For instance, in these expansive and often uncharted territories, the app can access and interpret geographical data like elevation profiles, types of terrain, and the characteristics of local flora and fauna. This information is then transformed into a detailed and interactive augmented reality map that users can view on their devices. Such maps are useful for orientation and enhance the outdoor experience by providing contextual information that might include trail guidance, points of interest, and even safety alerts about the natural environment.

Moreover, the use of location-based augmented reality in these settings underscores its versatility and adaptability, key attributes that make it one of the more dynamic types of augmented reality. As augmented reality technology continues to evolve, these applications demonstrate a growing capability to provide rich, location-specific content that enriches the user's interaction with their environment, regardless of how well-trodden or isolated it may be. The flexibility makes location-based AR a valuable tool in the repertoire of augmented reality types, suitable for a wide range of activities that require geographical awareness and enhanced situational context.

How to create a location-based app

Many developers favor this form of augmented reality due to its simplified approach, which does not necessitate the integration of intricate image recognition capabilities or the use of specific markers within the application. Instead of relying on visual cues, the application harnesses data directly from the device. This data includes the user's location, the orientation and elevation of the device, and the speed at which the user is moving. The app can adapt its functionality in real-time by processing this information to suit the user's immediate context.

Additionally, this type of augmented reality merges the collected device data with open-source information, such as detailed street maps or virtual tours of notable sites. This combination enriches the user's experience by providing a layer of digital interaction that feels intuitive and seamless. Users can explore a location with enhanced details that offer a deeper understanding and appreciation of the space around them.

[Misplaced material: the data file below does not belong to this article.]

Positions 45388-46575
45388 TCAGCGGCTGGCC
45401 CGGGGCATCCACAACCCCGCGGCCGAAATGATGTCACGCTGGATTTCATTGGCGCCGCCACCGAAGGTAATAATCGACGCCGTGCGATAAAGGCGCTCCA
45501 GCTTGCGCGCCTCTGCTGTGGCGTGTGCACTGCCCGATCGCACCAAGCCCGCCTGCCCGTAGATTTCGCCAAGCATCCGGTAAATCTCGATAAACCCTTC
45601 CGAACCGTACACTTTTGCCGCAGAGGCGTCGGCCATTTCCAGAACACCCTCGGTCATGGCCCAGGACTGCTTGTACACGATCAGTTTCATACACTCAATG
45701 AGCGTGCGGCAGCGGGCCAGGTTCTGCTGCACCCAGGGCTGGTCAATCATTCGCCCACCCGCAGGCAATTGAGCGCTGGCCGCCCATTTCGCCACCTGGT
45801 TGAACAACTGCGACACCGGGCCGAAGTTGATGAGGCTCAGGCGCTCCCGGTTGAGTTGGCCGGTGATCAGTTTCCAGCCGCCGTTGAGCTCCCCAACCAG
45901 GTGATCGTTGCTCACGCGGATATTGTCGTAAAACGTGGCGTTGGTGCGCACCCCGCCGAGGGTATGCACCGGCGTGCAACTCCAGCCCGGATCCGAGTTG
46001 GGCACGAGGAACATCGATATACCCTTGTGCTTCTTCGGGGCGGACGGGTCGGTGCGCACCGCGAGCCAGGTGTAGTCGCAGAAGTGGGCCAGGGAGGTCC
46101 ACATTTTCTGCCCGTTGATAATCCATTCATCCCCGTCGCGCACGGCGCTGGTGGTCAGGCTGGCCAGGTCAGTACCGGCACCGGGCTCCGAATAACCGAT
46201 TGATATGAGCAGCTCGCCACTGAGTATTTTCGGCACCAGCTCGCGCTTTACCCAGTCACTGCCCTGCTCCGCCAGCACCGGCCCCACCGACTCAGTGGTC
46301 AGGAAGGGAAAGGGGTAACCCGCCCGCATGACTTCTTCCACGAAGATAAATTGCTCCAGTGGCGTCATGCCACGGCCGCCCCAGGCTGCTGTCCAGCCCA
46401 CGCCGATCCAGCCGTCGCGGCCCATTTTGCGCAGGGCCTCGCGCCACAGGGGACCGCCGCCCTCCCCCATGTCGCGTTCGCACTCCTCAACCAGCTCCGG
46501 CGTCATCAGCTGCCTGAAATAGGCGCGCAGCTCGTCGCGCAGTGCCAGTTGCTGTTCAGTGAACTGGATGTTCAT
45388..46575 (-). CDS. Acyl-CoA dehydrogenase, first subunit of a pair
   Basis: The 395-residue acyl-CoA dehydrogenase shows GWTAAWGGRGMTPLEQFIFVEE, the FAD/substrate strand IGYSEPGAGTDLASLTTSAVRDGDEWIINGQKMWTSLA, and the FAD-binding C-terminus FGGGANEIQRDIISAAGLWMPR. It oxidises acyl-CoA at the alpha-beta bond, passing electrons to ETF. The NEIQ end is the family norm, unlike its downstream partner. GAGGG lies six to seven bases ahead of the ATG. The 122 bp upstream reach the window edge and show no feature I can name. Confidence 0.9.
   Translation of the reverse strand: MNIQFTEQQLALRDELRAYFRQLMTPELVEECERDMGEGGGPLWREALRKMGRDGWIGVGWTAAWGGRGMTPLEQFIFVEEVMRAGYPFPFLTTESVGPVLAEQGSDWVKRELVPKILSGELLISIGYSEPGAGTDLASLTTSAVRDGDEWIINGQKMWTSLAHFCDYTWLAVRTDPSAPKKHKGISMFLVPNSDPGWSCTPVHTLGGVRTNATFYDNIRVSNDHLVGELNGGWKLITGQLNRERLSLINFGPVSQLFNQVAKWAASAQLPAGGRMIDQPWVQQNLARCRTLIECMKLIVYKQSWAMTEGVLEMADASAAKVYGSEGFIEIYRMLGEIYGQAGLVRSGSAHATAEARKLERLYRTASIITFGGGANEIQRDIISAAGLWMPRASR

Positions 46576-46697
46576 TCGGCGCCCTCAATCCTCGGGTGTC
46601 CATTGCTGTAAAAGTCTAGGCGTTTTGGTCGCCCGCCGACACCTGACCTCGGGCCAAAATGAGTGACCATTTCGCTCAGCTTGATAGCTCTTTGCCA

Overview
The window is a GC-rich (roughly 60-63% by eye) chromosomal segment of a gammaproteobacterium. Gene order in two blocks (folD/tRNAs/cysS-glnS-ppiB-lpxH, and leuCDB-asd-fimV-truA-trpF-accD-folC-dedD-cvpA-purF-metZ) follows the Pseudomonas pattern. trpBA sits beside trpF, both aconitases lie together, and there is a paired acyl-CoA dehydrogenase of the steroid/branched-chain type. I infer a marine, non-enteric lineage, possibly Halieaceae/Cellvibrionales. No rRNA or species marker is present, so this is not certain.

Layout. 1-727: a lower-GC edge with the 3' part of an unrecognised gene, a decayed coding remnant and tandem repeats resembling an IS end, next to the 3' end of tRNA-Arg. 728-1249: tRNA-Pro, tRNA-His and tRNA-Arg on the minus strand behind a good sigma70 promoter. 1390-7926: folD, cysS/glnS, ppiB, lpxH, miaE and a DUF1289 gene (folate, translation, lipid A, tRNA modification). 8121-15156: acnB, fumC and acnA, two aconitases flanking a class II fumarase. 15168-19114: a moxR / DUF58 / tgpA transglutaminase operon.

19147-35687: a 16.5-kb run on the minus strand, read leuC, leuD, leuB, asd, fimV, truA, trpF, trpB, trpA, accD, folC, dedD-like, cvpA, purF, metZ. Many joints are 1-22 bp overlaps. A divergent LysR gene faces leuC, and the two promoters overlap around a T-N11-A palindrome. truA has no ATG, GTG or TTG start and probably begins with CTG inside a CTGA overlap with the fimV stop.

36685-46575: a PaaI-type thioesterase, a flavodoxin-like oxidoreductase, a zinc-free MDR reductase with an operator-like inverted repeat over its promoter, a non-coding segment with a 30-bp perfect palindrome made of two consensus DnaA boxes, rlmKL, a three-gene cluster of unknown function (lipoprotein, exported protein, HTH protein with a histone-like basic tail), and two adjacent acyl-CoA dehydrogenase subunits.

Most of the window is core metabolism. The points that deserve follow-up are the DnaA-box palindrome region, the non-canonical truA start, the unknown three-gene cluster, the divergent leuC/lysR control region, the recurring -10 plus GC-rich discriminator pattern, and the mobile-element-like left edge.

This method is particularly appealing because it allows for a broad application of augmented reality without the technical complexities often associated with other types. By eliminating the need for physical markers, developers can create more versatile and accessible applications. This type of augmented reality, focusing on user-centric and location-specific data, supports a variety of uses, from urban navigation to virtual tourism, making it a popular choice among augmented reality types.

The flexibility and user-friendly nature of this approach not only facilitate wider adoption of augmented reality technologies but also broaden the scope of potential applications, making it a staple in the diverse ecosystem of augmented reality types.

Geo AR Examples:

  • Doritos, the well-known global chip brand, conducted a unique marketing campaign with location-based AR. They gave users a custom map with Doritos bags dropped at various locations. After visiting these nearby locations, users could also go to a designated real-life location to pick up a reward for their efforts.

  • New York’s Museum of Modern Art featured a unique experience based on an augmented reality tracking system. After users downloaded the app and allowed it to access their location, they could see new and spectacular digital art pieces that were physically unavailable in the museum gallery.

What is Projection-Based Augmented Reality?

Projection-based AR is a unique form of immersive tech that does not require any smartphone or gadget. In fact, it doesn’t require any kind of screen. Instead, one or multiple projection devices form a 3D model with light. Most commonly, the 3D model is static (unmoving), but it is certainly possible to animate it as well. This approach is essentially what we think of when we imagine a hologram.

When to use projection-based AR